Klaus Barbie

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Bad Godesberg,
Birth Sign
Bad Godesberg,

Nikolaus “Klaus” Barbie was a Nazi leader known for his atrocities against French prisoners of war during WWII. Barbie was born in Godesberg, Germany, and joined the Nazi forces in his early twenties. His father was a veteran of the First World War, having been captured by the French. Klaus grew up witnessing his father’s abuse as he returned an angry, bitter, and wounded man. Barbie afterwards joined the Hitler Youth and joined the Sicherheitsdienst, the Nazi intelligence wing, shortly after. He was posted to Amsterdam, Netherlands, after Nazi forces conquered Western Europe. He was quickly sent to Lyon, France, and elevated to Gestapo Chief. He exploited this power to torture and execute thousands of French prisoners, earning the moniker “Butcher of Lyon” in the process. Barbie was engaged by the US intelligence services in their anti-Marxist activities despite his bad reputation. It is also said that it was with his assistance that Argentine Marxist revolutionary Che Guevara was apprehended. Barbie was tried for his crimes against humanity after being apprehended by the French government years later. He was given a life sentence for his crimes. However, he died of cancer after only four years in prison.

Childhood and Adolescence

Nikolaus ‘Klaus’ Barbie was born on October 25, 1913, in Godesberg, Germany. His ancestors came from the Merzig area, which was close to the French border.

His father, Nikolaus, also served in the First World War and was taken by the French. He also sustained a serious neck injury. Despite the fact that he returned home alive, the war’s events had a terrible impact on him. As a result, he spent the rest of his life angry and resentful. He became an alcoholic and assaulted his children as a result of his drinking.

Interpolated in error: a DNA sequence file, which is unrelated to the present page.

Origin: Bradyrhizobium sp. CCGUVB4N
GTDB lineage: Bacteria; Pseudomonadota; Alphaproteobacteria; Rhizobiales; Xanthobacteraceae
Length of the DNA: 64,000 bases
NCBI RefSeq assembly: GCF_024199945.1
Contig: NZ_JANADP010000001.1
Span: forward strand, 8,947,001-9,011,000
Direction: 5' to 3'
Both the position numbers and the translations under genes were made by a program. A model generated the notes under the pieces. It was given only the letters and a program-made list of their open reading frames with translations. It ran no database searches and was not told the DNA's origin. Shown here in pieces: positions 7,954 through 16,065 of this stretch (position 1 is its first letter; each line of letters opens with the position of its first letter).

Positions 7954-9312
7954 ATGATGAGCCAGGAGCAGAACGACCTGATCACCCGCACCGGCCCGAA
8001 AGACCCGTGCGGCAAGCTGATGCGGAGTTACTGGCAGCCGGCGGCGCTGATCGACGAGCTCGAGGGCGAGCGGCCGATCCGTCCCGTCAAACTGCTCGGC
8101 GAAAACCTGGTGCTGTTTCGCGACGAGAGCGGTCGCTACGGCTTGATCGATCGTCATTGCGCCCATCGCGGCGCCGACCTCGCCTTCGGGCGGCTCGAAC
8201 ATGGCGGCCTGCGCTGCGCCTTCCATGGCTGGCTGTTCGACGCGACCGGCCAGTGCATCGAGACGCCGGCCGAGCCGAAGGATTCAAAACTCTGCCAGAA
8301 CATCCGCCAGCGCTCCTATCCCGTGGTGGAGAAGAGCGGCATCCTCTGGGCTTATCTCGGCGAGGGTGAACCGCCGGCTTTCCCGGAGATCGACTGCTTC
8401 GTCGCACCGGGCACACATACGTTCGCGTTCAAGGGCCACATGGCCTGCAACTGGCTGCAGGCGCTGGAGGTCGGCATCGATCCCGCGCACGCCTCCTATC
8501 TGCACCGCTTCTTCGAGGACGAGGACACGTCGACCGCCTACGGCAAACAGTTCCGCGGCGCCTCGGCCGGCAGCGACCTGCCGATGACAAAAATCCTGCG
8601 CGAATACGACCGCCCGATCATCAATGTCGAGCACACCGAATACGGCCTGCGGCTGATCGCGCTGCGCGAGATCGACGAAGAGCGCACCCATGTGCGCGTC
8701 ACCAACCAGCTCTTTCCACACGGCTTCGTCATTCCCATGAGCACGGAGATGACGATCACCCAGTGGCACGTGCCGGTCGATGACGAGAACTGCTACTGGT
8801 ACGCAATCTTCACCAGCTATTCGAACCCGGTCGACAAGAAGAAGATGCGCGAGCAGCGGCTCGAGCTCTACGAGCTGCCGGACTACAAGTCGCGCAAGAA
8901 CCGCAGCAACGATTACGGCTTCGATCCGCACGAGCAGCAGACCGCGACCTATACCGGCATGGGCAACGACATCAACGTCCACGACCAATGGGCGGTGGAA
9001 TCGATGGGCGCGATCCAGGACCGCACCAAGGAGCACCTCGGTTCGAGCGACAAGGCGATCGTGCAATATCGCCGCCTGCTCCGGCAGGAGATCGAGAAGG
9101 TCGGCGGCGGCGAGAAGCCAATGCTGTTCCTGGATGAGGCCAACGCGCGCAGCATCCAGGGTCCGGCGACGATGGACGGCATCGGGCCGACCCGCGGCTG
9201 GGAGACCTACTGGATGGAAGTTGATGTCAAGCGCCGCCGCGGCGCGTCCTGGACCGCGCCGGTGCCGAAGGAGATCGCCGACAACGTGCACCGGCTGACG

Klaus attended the local school where his father was a teacher until he was ten years old. Later, he went to a boarding school in Trier. In 1925, the entire family relocated to Trier.
His younger brother died of a persistent disease a few years later, in 1933. His father also died in the same year.

As a Nazi leader

Klaus Barbie’s academic goals were sidetracked when his father died. As a result, he chose to join the Nazi Reichsarbeitsdienst. Soon after, he took an interest in Nazi philosophy, and at the age of 22, he joined the Sicherheitsdienst, the Nazi army’s intelligence organization.

He served in the Netherlands for a period after German forces conquered Western Europe during World War II. He was quickly sent to Lyon, France, where he was also appointed to Gestapo Chief.
He aggressively encouraged the torture and execution of French detainees during this time. In addition to ordering the killing of Jean Moulin, a well-known French resistance leader, Klaus Barbie is accused of deporting 44 Jewish children and their teachers to the Auschwitz extermination camp. He was quickly dubbed the “Butcher of Lyon.”